Let’s Talk About Sex, (post) Baby Pt. 2

Dr. Tiffany Wicks, Ed.D
3 min readDec 21, 2020
Photo by Becca Tapert on Unsplash

In part one of the discussion on postpartum sex, I mentioned factors to consider to understand that 6 weeks is not typically enough time to be “ready” to resume your sex life. Part 2 is about how to establish readiness, which is often easier said than done. However, intimacy and physical touch IS an important aspect of a relationship. You may just not know how to get your groove back, so here are some tips to think about:

1. Re-establish touch.

This sounds so silly when you think about touch with your partner. However, while your body has been altered, your senses have been altered as well. If you are feeling touched out, it’s going to take more than “just doing it” to feel comfortable with intimacy and sex again. Start with something simple. Hold hands on the couch a few minutes at a time or have your partner put their arm around you. Arms and upper body are some of the most sensitive areas postpartum, and it is important to feel comfortable before moving below the waist. Once simple touch is established, continue to touch on the waist and thighs. This could take days or sometimes weeks based on how you’re feeling about this process. Go as slow as you need, and communicate when you touch is too much or you want more.

2. Consent is key.

Yes, consent occurs within partnerships too! The concept of consent is not just about sex or sexual touch, but it can and needs to occur with many aspects of a relationship. When reconnecting physically and sexually, tell your partner you’d like them to ask to touch you or ask what you are comfortable with each time you are re-establishing physical connection. Phrases like, “Can I touch here?” or “may I hold your hand?” or even, “I’d like to hold you, is that okay with you?” are key. Asking not only may make you feel comfortable about knowing where and how you will be touched, but it can help you feel less anxious about what’s next. On top of that, it re-establishes respect with your partner to communicate there’s no pressure to go further than what you want. Tell them you want to be asked and saying yes feels more like a choice than an obligation.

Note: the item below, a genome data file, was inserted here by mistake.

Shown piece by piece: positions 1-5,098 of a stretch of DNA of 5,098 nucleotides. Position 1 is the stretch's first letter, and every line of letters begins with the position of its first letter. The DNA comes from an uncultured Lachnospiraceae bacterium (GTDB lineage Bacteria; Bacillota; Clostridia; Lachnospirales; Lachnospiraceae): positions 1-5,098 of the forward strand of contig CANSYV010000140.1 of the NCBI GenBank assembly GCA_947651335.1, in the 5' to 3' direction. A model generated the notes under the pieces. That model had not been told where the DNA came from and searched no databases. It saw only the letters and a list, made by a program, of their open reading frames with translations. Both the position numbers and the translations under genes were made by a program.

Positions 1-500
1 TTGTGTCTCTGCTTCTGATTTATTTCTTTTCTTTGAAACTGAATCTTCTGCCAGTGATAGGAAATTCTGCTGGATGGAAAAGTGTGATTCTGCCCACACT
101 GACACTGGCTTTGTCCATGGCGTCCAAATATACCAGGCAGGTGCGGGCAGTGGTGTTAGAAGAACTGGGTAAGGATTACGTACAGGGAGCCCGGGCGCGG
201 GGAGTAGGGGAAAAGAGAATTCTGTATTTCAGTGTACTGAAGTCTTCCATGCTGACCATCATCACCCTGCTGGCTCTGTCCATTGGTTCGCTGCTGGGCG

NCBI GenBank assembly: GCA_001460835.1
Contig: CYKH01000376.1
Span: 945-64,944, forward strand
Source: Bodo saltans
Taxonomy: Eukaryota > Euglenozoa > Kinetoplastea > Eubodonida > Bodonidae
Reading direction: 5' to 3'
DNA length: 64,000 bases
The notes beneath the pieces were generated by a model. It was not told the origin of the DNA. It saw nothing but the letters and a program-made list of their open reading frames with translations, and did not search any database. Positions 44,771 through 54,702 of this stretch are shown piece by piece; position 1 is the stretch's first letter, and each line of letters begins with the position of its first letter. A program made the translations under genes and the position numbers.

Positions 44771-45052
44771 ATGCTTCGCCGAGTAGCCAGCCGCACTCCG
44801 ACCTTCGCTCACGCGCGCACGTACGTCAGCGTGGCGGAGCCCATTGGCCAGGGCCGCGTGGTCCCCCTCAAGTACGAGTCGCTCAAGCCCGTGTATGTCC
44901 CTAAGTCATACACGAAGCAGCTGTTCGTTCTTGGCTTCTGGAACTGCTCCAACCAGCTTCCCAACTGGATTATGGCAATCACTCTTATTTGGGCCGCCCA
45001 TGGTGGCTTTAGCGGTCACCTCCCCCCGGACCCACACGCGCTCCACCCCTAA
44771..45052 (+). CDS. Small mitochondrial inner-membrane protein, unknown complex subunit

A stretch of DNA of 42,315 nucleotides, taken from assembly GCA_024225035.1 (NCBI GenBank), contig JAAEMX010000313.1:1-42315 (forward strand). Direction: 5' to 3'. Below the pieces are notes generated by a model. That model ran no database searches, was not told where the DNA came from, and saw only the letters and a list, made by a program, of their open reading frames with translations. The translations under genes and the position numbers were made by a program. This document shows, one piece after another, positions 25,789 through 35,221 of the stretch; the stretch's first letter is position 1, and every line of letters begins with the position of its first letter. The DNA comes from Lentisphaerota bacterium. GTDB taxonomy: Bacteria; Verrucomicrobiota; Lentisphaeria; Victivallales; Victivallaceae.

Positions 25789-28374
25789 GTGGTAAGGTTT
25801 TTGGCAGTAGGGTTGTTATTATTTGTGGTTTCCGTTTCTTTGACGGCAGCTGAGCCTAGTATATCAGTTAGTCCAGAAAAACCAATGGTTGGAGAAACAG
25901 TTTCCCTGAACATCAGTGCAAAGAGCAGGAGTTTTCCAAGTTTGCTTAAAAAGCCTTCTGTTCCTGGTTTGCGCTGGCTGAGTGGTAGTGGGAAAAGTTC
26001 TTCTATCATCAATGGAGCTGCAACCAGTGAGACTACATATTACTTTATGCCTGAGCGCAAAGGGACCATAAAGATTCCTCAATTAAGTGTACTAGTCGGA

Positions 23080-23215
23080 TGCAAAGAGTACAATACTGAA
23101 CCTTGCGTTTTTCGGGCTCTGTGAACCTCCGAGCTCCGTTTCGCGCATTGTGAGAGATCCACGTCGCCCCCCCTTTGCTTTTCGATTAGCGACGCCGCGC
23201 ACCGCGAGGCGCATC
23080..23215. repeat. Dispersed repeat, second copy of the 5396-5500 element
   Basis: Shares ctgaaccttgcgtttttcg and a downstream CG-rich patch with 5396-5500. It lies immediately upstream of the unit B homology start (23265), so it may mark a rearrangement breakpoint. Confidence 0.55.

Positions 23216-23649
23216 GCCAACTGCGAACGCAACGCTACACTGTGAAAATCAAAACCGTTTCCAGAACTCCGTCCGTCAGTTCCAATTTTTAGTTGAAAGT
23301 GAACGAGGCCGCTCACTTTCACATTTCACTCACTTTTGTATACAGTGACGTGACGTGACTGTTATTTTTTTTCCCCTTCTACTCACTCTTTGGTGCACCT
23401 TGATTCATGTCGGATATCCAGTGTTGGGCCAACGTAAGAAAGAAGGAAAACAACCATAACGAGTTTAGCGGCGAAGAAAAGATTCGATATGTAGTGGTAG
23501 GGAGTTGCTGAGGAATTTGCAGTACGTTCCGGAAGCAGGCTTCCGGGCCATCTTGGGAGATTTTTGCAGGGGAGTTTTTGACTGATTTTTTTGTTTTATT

3. Take the lead for what’s next.

Regardless of how sex has looked like in the past for you and your partner, it is and will be different from here on out. After a baby you change, your body changes, and your relationship changes. Communication in sex is key. “I don’t like that”, “touch here instead”, and “I like that” are important phrases to incorporate. It’s also okay to take the lead. When you partner is asking for consent and you feel like you are ready to go further, tell them what you want. Tell them how and where to touch you. Talk to them about what turns you on and where not to touch. For a lot of postpartum people, breasts are off limits. Say that to your partner. Allow them to listen to you. Allow your pleasure to be a priority. If you are having a good time, it may turn them on even more.

Postpartum sex does not have to be dreadful, but it does need to be when you’re ready and how you’re ready. No one should have to feel obligated to perform sex because of an arbitrary timeline. You deserve to take all the time you need to give the greenlight for touch, intimacy, and sex. And when you’re ready, you deserve to enjoy it. Sex post baby is different, but it can definitely still be good.



Dr. Tiffany Wicks, Ed.D

Researcher, therapist, and mom writing to challenge humans to do and be better.